aimed at investors around three key building blocks. These are:
                                      CEO or Chair of the Board Statement. This should explain:
                                        » The company’s ESG strategy and key ESG priorities, and
                                        » How market trends and issues link to the company’s ESG strategy and
                                          key ESG priorities.
                                      Discussion of Risks and Opportunities. This should:
                                        » Identify key ESG risks and opportunities facing the business, and
                                        » Discuss the implications of these risks and opportunities for business
                                          strategy and financial performance.
                                      Provision of Performance Data. This should:
                                        » Highlight key achievements, failures, and performance against ESG
                                          targets in the reporting period, and
                                        » Be standardized and comparable through time and across companies.
                                 Source: Reaching Investors –communicating value through ESG disclosures
                                 (GRI, 2009)

                                 THEME #3: INTERNATIONAL ESG ADAPTATION
                                 When Chinese companies go abroad, they need to manage ESG issues in other
                                 cultural contexts—for example, where populations are not as homogeneous as
                                 China, where the government may no longer be the most important stakeholder,
                                 and where different ESG topics will vary in local importance. In an industry like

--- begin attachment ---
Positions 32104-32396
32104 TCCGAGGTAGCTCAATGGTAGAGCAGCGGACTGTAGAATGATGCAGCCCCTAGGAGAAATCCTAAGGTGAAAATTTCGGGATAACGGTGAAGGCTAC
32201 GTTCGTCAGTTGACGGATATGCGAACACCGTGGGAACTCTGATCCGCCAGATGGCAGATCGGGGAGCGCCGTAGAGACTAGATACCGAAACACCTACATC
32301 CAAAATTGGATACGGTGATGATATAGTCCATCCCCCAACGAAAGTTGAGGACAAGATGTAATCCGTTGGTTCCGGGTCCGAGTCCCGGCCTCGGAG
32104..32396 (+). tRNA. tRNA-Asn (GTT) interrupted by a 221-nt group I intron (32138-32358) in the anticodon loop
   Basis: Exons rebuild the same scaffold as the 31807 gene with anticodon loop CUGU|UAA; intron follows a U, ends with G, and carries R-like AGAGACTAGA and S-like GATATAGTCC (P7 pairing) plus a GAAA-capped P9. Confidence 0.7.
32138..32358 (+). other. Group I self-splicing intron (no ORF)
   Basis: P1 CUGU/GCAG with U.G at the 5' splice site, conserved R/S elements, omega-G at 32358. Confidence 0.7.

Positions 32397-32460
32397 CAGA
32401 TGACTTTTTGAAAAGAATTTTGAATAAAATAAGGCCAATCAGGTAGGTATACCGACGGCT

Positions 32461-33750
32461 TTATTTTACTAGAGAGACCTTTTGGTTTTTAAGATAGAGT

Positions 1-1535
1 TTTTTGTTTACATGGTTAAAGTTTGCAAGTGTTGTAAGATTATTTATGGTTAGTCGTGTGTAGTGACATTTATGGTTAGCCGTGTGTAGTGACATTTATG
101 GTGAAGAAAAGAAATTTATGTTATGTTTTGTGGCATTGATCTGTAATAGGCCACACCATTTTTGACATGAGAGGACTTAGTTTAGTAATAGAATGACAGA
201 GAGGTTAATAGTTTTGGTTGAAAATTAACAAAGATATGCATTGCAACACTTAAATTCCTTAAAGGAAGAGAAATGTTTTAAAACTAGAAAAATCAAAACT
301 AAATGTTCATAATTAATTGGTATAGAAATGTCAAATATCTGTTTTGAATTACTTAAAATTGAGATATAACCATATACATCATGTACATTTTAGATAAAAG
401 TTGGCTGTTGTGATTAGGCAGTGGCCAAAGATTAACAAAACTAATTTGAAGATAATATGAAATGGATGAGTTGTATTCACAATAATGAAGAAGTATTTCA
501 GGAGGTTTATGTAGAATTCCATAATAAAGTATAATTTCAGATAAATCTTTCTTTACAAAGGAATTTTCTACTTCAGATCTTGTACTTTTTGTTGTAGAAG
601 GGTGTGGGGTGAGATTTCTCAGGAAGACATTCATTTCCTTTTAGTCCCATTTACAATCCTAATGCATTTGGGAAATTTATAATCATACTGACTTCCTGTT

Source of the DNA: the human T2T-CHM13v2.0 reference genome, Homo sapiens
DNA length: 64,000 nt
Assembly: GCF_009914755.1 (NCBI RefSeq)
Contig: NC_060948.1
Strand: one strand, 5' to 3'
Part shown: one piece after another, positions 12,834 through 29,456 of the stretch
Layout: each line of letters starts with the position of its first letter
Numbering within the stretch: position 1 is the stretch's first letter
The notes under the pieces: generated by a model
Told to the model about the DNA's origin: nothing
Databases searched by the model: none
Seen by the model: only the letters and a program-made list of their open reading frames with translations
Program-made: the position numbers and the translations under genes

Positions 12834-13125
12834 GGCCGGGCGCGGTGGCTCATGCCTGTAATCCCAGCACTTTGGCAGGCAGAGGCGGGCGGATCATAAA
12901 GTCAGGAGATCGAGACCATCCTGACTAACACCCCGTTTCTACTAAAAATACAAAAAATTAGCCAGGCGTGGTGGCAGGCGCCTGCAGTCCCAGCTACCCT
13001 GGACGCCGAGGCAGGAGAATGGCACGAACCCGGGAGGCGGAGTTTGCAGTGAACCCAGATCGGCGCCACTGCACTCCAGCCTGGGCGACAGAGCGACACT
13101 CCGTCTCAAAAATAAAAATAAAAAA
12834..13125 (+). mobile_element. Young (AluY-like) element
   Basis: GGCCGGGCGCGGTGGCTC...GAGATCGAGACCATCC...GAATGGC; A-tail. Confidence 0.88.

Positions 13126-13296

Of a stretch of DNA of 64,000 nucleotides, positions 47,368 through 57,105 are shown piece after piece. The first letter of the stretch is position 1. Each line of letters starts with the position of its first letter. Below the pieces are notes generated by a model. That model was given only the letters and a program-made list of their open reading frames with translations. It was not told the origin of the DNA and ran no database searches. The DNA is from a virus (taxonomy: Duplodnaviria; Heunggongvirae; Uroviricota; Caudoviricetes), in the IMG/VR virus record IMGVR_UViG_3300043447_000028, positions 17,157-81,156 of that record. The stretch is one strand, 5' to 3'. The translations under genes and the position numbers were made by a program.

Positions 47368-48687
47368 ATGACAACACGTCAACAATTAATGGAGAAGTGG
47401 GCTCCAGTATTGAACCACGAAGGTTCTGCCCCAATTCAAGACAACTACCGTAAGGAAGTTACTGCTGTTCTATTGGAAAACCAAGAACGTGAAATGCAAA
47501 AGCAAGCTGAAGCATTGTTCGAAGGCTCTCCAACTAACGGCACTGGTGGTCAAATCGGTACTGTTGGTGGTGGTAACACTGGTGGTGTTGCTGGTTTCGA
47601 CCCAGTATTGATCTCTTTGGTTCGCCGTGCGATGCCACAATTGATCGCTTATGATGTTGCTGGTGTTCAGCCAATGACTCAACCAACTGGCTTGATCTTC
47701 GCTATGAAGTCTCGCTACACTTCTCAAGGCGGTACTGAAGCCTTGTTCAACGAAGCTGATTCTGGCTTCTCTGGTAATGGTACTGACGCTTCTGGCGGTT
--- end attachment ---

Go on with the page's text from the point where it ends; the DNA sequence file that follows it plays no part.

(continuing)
Capacity for managing both
                                 mining, for example, neglecting to deal appropriately with local concerns has in
ESG and traditional
                                 some instances halted basic operations. Stories describing local citizens’
business decisions across
cultures is a key indicator of   attempts to stop Chinese mining operations through protests and other means
potential future financial       are becoming more common. Key cases include Shougang Steel, whose offices
performance.                     in Peru were burned down in April 2007 by workers who had developed health
                                 problems; 20 Sinopec, whose license was withdrawn after illegal exploration in a
                                 national park in Gabon, 21 and China Non-Ferrous Mining Corporation, whose
                                 poor health and safety record and treatment of workers in Zambia led to riots and
                                 strikes. 22 Assessing whether Chinese management at senior and even middle
                                 management levels have some capacity for managing both ESG and traditional
                                 business decisions across cultures is a key indicator of potential future financial

                                 THEME #4: THE CHINA MULTIPLIER
                                 To paraphrase Chinese Premier Wen Jiabao, “Any small problem multiplied by
                                 1.3 billion [China's population] becomes a big, big problem. And any wealth